importance of both the upaniShad and the kArikas has written bhAShya or
commentary on both.  Post Shankara advaitic masters have also written
notes on Shankara BhAShya.  Thus, we have an extensive literature
explaining the upanishadic mantras.  Although the upaniShad is very
short, the associated literature is extensive.  To appreciate the depth
of the analysis involved, I present below some of the epistemological
issues that are involved in analyzing the truth of our experience. 
Understanding of these issues would help in understanding the upaniShad.
 I have presented the issues from my own perspective, without getting
into dialectic arguments.  Note that all of the issues discussed here
are addressed in the upaniShad and the kArikas in one form or the other.
 Many of questions that arise while studying these notes will be slowly
answered as we study together the upaniShad and kArika.   

Attributive Knowledge:

Pramaa means knowledge.  It is usually translated as valid knowledge,
even though there is slight redundancy in the term ‘valid knowledge’,
since invalid knowledge is not knowledge at all, and knowledge cannot be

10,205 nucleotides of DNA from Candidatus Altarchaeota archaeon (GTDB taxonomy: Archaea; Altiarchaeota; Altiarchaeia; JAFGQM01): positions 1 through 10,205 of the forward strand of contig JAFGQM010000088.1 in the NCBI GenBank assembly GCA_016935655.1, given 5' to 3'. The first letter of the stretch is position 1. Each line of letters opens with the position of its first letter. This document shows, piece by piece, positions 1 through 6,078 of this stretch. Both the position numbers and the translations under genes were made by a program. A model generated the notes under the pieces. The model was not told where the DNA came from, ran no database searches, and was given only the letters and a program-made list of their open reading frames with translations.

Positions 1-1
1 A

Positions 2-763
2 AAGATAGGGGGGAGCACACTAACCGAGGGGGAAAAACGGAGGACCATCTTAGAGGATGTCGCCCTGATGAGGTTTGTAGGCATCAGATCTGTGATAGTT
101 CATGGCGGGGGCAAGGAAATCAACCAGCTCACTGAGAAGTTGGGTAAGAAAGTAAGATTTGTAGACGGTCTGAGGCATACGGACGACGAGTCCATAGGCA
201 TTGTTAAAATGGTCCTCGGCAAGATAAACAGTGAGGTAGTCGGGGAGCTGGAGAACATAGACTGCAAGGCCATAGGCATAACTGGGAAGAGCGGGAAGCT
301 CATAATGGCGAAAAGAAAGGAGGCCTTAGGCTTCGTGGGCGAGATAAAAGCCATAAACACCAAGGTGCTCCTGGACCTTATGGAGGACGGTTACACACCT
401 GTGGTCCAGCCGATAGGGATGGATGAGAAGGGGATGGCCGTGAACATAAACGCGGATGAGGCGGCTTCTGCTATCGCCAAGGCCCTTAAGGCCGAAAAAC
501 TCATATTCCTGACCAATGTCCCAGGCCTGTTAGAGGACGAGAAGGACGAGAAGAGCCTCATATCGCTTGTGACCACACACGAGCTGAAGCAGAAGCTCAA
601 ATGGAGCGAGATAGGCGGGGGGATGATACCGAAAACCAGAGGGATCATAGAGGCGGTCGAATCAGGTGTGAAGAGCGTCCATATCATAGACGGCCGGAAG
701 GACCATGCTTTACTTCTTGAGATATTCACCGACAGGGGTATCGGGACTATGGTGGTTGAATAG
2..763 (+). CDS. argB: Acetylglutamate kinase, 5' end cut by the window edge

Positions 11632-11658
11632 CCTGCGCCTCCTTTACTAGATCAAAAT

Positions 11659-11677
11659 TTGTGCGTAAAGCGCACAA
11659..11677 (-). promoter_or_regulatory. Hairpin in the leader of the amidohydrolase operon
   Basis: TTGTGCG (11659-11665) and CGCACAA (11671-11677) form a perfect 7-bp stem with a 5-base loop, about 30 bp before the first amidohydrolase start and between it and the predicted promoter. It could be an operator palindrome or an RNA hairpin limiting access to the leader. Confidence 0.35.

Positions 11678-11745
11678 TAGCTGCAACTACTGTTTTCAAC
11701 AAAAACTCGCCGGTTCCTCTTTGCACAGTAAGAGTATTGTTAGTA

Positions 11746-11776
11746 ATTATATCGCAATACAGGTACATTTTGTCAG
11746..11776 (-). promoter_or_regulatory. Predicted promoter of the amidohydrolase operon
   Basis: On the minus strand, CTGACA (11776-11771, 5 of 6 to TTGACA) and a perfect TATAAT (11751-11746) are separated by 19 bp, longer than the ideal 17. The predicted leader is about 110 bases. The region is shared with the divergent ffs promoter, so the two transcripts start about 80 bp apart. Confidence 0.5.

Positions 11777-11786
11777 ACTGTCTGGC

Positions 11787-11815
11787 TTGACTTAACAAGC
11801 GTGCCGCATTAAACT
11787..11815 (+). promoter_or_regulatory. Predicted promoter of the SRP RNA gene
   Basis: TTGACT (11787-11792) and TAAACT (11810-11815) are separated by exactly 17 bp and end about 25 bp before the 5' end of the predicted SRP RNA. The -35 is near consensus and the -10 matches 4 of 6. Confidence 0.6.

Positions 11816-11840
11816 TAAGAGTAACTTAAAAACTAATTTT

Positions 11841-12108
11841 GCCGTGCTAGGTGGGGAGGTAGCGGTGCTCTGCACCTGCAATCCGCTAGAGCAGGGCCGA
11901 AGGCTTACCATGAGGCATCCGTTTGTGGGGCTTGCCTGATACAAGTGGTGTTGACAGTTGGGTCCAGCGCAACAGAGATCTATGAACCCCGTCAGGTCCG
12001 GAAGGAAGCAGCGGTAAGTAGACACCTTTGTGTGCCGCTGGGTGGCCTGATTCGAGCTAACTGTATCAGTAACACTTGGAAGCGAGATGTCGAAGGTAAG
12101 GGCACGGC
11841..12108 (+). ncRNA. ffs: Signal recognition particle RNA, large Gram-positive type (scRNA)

invalidated.  What is knowledge?  Interestingly, the knowledge itself is
indefinable.  When someone says I have knowledge, he only means that he
has the ‘knowledge of 
’  of an object, physical or conceptual, rather
than knowledge by itself.  Thus, what we are normally familiar in terms
of knowledge is always with reference to an objective knowledge or
knowledge of an object, real or imagined.  For an objective knowledge to
take place, we need a means since object of knowledge is different from
the knower, the subject.  We need to establish a connection between the
subject and the object, for knowledge to take place.  This means is
called ‘pramaaNa’.  PramaaNa depends on the prameya, the object of
knowledge that is to be known.  Specificity of a pramaaNa depends on the
nature of the object.  A typical example is ‘eyes’ are pramaaNa for
seeing forms and colors. Similarly, ears are pramaaNa to know the
sounds.  Here, specificity is obvious, since eyes cannot hear and ears
cannot see.  Thus in any objective knowledge, we have three components